Floating NAV for money market funds is not seaworthy, critics say

The proposed DWS Variable NAV Money Fund has sparked debate about the concept

Sep 4, 2009 @ 3:51 pm

By David Hoffman

Industry watchers are skeptical of plans by DWS Investments to launch a money market fund that does not seek to maintain a stable share price of $1.

The DWS Variable NAV Money Fund, to be advised by Deutsche Investment Management Americas Inc., would instead opt for a floating net asset value based on daily mark-to-market pricing and a starting price of $10 per share, according to a prospectus filed Aug. 31.

A floating-rate NAV is among the concepts the Securities and Exchange Commission is considering to make money funds more resilient to certain short-term market risks, and to provide greater protections for investors in a money fund that is unable to maintain a stable net asset value per share.

The SEC turned its attention to refining the rules governing money funds after The Reserve Primary Fund, offered by the Reserve Management Co. Inc., fell below its net asset value of $1 last year, triggering a run on money market funds.

DWS Investments, however, is jumping the gun by announcing plans for a money fund with a floating NAV before the SEC makes a final decision, said Peter Crane, president of Crane Data LLC, a money fund tracking firm.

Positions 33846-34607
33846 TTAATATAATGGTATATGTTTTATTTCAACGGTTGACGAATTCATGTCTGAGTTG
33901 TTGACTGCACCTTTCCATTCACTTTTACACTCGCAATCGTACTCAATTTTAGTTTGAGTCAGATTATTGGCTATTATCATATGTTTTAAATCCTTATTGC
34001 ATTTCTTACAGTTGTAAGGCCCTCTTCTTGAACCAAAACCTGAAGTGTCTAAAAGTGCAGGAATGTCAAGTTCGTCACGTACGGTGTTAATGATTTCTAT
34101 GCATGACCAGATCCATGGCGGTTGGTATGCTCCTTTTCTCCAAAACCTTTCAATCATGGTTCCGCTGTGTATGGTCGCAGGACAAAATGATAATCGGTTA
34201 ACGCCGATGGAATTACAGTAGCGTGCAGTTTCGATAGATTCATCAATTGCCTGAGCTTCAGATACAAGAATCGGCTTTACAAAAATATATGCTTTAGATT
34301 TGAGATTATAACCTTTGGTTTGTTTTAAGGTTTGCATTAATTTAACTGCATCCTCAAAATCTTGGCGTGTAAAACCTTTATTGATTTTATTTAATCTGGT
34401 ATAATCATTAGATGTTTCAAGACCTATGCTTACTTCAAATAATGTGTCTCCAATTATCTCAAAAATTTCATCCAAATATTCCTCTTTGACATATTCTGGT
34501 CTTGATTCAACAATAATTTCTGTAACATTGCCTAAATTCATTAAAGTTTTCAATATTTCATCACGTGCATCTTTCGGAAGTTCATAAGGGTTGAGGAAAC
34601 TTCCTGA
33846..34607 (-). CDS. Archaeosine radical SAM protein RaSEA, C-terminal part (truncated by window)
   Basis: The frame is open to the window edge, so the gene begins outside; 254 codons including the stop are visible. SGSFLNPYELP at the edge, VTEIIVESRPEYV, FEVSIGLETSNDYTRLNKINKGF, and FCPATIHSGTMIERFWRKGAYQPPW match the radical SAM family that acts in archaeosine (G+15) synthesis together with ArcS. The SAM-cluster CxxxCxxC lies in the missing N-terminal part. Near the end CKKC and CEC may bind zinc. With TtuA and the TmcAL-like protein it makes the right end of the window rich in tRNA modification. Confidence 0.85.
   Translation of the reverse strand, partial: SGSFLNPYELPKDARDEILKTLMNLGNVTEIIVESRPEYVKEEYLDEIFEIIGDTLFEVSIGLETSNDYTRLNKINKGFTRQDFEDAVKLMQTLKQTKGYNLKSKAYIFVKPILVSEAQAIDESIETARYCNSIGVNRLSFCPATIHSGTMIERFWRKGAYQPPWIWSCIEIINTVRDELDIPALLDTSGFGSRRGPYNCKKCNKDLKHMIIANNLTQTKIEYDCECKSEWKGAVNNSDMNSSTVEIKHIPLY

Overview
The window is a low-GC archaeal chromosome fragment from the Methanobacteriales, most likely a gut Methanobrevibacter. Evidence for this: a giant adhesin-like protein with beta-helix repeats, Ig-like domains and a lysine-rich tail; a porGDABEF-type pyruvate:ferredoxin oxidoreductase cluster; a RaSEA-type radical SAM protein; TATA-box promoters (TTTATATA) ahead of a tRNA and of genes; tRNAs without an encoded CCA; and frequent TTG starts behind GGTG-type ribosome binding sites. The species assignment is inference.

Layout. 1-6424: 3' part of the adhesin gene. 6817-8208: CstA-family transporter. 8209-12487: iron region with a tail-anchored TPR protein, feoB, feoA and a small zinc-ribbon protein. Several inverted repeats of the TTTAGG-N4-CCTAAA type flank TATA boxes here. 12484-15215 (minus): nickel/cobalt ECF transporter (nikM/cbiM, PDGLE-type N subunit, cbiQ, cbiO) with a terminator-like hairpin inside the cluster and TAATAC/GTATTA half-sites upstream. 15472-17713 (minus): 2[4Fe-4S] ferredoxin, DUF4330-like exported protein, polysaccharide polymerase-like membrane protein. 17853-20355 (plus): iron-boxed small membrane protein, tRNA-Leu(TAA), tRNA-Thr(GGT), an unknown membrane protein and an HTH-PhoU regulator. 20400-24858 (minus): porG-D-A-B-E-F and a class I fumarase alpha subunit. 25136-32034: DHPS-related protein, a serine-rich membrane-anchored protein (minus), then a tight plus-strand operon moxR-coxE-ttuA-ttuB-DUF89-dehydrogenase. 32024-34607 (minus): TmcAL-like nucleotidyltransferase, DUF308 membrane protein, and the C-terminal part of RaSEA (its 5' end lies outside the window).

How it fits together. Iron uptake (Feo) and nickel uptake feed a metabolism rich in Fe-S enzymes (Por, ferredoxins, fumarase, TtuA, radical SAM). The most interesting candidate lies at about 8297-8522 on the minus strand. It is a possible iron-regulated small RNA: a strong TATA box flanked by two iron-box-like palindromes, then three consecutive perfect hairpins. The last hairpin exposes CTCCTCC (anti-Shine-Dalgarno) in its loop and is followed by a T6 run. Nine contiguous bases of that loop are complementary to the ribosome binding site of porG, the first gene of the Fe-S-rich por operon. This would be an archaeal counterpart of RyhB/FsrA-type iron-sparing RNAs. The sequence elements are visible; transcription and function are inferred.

There is a lot of opposition to the idea because many industry experts —including him — believe a floating-rate NAV would actually make things worse, he said.

“It's fraught with peril and confusing to the market place,” Mr. Crane said.

Other financial advisers agree.

“A floating-rate NAV creates more uncertainty,” said Robert Poavlick, chief market strategist for Banyan Partners LLC, which has $350 million under management.

If the DWS money fund were to come into existence, he said, he wouldn't recommend it to his clients.

Neither would Lewis J. Altfest, president of Altfest Personal Wealth Management, which manages about $500 million in assets.

Even though the fund would adhere to rules regarding liquidity and credit quality, having a floating NAV makes it much less attractive to investors, he said.

DWS isn't commenting on the fund because it's in registration.

But in an Aug. 31 comment letter on the proposed amendments to SEC rules that govern money funds, Joe Benevento, a managing director with Deutsche Investment Management Americas, defended the floating NAV concept.

“By introducing an alternative solution, we would offer a choice between both stable and floating net asset value money market funds allowing investors to decide which type of money market fund to invest based upon their investment objectives,” he wrote.


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